PARENTS have been warned to be on the lookout for signs of a Victorian illness that mainly strikes children.
Cases of scarlet fever are at “unseasonably high” levels in some areas, medics have said.
The illness is a bacterial bug that causes a distinctive red rash and mainly affects children.
NHS Scottish Borders said it is monitoring high numbers of the bug in the community.
Experts in Scotland have urged parents to be aware of the signs and symptoms of the Victorian illness so that early treatment with antibiotics can be given.
The UK Health Security Agency (UKHSA) also issued new guidance to parents on scarlet fever as part of a guide on how to keep under 5s safe this winter.
Cases are relatively low in the rest of the UK and the most recent notifications of infectious diseases (NOIDS) report from the government shows a breakdown of where cases have been detected.
The data shows in the week ending October 30, there were 93 cases of scarlet fever reported in the South East.
In inner London there were 11, with 29 reported in outer London, which includes areas such as Barking and Dagenham.
In the West Midlands, 34 cases were reported, with just four being recorded in the East Midlands.
The North West saw 99 cases, with Yorkshire and the Humber reporting 83.
Medics explained that the bug mainly affects children under the age of 10, usually between two and eight years of age.
However, they cautioned that people of any age are susceptible to it.
Guidance from the UKHSA also states that levels are higher than usual for this time of year.
The last data set on the illness was published in September, when a surge had also been seen in infections.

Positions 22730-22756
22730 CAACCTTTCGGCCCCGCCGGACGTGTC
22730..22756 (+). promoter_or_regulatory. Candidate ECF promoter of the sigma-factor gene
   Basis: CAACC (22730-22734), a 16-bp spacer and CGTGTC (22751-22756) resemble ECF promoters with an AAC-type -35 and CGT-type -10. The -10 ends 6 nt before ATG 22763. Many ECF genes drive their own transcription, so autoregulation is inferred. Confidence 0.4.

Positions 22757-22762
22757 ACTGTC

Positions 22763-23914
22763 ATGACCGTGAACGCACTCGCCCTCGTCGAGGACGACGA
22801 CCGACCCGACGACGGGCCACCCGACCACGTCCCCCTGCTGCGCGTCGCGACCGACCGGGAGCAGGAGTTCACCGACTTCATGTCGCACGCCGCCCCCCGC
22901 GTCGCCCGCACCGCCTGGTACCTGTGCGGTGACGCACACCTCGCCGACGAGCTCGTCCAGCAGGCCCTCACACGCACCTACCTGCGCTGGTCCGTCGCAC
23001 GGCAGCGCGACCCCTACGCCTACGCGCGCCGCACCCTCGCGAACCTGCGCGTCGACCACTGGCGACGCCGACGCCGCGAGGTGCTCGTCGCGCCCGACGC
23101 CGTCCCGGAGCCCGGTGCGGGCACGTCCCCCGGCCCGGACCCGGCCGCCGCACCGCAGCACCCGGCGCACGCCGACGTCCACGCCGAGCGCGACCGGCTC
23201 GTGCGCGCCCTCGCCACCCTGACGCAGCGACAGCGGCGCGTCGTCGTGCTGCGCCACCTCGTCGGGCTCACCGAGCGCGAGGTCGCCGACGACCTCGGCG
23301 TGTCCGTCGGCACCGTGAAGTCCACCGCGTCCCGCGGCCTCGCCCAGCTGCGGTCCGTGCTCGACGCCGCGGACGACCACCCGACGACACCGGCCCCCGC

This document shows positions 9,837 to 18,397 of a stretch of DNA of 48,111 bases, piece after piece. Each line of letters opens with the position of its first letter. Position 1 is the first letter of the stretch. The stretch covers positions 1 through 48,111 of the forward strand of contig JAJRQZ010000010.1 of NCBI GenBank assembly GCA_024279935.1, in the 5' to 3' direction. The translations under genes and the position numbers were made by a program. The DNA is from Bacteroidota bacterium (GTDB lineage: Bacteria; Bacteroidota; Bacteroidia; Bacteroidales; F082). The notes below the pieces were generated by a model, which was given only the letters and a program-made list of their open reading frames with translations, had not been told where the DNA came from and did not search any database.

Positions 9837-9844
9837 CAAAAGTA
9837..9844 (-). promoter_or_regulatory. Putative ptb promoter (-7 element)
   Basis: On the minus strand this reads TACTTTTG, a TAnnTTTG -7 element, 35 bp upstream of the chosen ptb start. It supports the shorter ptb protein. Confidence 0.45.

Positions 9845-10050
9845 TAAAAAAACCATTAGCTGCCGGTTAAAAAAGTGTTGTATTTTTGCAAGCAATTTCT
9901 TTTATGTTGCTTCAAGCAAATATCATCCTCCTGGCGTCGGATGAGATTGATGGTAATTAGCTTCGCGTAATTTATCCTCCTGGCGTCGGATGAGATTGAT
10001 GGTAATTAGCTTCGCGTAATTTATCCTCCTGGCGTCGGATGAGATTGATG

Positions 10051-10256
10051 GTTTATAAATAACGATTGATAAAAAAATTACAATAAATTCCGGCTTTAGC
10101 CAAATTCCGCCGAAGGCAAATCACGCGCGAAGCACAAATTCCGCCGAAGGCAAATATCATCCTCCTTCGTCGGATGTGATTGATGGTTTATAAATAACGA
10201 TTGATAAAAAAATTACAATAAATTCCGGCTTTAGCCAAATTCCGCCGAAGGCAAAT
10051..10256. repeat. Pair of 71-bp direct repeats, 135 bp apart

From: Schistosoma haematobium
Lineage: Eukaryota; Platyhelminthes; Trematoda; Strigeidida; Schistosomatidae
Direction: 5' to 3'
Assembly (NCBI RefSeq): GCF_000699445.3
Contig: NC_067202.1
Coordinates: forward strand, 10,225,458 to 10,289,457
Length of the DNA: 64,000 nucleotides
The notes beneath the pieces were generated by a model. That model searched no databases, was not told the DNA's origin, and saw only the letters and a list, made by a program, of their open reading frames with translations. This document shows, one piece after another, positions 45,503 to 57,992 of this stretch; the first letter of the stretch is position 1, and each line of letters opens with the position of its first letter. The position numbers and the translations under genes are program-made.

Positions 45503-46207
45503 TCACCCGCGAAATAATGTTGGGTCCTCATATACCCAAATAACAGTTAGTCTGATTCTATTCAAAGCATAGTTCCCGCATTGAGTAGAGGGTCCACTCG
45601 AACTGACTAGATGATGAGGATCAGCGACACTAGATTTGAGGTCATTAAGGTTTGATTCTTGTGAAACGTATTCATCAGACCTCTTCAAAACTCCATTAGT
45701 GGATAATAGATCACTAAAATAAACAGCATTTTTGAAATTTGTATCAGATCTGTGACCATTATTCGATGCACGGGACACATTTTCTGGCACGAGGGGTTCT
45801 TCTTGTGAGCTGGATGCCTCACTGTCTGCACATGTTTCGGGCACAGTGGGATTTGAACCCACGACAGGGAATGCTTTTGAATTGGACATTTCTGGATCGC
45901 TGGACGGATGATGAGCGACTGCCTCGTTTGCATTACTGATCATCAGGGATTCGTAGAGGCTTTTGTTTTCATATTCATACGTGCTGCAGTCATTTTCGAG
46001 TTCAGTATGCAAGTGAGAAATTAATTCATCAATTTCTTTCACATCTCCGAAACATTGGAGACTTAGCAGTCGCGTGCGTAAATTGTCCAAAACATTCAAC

Experts say there are six mains signs of scarlet fever that all parents need to be aware of:
- High temperature
- Sore throat
- Swollen neck glands
- A rash
- White coating on the tongue
- Red cheeks
If signs of scarlet fever are suspected, it is important to contact your local GP or NHS 111.
Official guidance states: “Initial symptoms usually include a sore throat, headache and a high temperature (38.3C/101F or above), flushed cheeks and a swollen tongue followed by a distinctive pink-red rash a day or two later.
“It usually clears up after about a week, but if you think you or your child may have it, please contact your GP for a proper diagnosis and appropriate treatment.
“Due to the contagious nature of scarlet fever, if you or your child has the illness, please stay at home for at least 24 hours after starting treatment with antibiotics.”
Experts explained that as a parent, if your child seems seriously unwell then you should trust your own judgement.
You should call 999 or go to A&E if your child is having difficulty breathing.
This could also present as them making grunting noises or their tummy sucking under their ribs.
If there are pauses when they breathe, if their skin, tongue or lips are blue or if they are floppy and will not wake up or stay awake then you need to seek immediate medical attention.
The warnings from health bodies in the UK come as cases of cholera have also increased across the globe.
Just last month it was also revealed there had been a small outbreak of deadly diphtheria confirmed in the UK.
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